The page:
Editor’s note: this is the seventh part of a nine-piece series on homelessness in Fairmont and Marion County.
There are more than 10,500 students in West Virginia who meet the federal definition of homeless, and 76 of them are in Marion County.
Children could be considered invisible in a broader discussion of living without shelter because they are not seen on city streets or caught up in behavior that is otherwise associated with homelessness.
“There are some [children] that find themselves where their parents all of a sudden don’t want to take care of them anymore,” said Stephanie Travelstead, home and school liaison for Marion County Schools. “It typically works out to be high school kids. It’s a problem nationwide.”
Passed by Congress in 1987, the McKinney-Vento Act ensures students have the right to go to school even when they are homeless or don’t have a permanent address.
Their parents may be couchsurfing, living with a relative, at motels or some other non-permanent arrangement.
Travelstead is tasked with making sure the county’s 76 homeless students’ needs are being met and they have an equal chance to thrive in their studies along with other students.
“My job is to identify any problems, particularly with the homeless students and their families,” Travelstead said. “I give them the resources they might need so that they can succeed in school.
“That’s how I find a lot of homeless students; if they’re not coming to school that might be the reason why.”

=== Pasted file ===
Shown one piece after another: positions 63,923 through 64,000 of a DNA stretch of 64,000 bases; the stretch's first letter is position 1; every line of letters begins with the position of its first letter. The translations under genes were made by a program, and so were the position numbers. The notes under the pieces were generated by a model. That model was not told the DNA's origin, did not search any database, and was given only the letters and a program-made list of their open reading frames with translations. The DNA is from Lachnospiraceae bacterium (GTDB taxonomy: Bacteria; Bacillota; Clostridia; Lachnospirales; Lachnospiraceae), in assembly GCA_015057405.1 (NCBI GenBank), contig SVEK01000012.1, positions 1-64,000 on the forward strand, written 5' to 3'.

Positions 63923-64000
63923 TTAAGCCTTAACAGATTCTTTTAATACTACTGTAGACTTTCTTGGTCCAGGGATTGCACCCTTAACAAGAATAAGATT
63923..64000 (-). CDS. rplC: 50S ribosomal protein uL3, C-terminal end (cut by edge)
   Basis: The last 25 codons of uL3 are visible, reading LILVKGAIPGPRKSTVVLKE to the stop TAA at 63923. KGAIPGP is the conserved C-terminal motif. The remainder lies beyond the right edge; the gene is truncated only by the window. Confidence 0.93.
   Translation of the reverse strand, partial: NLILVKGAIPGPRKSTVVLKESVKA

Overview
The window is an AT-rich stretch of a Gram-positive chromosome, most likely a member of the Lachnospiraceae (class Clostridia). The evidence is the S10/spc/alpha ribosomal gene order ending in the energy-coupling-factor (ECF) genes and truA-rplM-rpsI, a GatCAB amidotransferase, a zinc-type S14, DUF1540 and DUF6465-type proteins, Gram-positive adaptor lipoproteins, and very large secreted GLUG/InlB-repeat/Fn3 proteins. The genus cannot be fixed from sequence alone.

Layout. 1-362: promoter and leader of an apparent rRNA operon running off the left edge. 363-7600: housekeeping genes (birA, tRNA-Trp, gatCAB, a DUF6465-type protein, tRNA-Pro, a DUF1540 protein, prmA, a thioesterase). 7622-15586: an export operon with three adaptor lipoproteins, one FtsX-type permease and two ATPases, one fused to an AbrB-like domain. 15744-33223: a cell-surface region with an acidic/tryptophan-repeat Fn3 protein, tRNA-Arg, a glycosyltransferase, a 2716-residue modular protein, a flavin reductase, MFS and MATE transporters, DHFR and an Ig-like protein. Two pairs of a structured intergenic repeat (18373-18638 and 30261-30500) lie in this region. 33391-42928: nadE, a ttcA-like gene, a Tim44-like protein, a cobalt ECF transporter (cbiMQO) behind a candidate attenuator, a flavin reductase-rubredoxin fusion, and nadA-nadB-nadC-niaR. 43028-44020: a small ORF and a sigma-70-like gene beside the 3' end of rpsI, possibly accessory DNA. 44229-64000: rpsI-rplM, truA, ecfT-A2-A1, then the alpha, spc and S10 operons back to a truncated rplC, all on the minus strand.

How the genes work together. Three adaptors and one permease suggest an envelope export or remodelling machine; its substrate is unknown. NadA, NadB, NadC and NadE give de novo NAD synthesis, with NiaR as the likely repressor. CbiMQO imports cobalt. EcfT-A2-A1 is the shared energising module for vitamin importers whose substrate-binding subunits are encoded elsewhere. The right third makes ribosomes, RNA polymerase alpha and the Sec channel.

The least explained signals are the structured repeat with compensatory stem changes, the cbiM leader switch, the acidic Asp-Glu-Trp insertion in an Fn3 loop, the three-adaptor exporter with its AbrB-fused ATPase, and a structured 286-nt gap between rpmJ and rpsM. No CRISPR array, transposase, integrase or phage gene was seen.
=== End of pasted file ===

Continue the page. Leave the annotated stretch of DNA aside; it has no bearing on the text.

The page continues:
But Travelstead is not alone in carrying out the task of counting Marion County Schools’ homeless students. The head count begins at each school with its administrators and staff.
“We do have the policy to follow about the homeless students,” said Randy Farley, superintendent of Marion County Schools. “We look at basically what we could do, make sure that people have information for ways that we can assist them.”
According to Farley, there are methods the school district uses to not only make contact with students who don’t have permanent housing, but get them the help they need from local organizations so they can succeed. While it is normally Travelstead who identifies the students, sometimes a student will confide in a teacher or counselor who will notify Travelstead or the administration.
“It can be different ones at different times,” Farley said. “It could be a counselor in school, it could be a counselor out of school, it could be a teacher.”
Students can experience homelessness for a number of reasons, but she said one of the most common causes is a high schooler who gets kicked out of their home.
“We do have what we call unaccompanied youth,” Travelstead said. “That’s just students that are not in the physical custody of their parents. I’ve had 16-year-olds who have been in that boat before. Sometimes they’re in the foster care system and they age out, and now they’re left homeless.”
Whether they are over or under age 18, the students have to find a place to stay, and find themselves taking refuge with a friend’s family or with a local shelter. Sometimes a friend or other family member will take them in.
“A lot of times they’ll move in with a friend,” Travelstead said. “Then their friend’s family will be their guardian, and all the parent has to do is just sign and have a paper notarized that they give custody of their child to the other person. I’ve had that happen several times.”
Tim Dawson, shelter manager at Scott’s Place, sees high school aged kids come to the shelter because they get to a point where don’t know what to do.
“What’s happening with the youth is they have no idea what to do when they turn 18,” Dawson said. “We see a populace of – not too many – LGBT kids where the parents don’t want them in the house, they have rejected them and they are kind of thrown into the system.”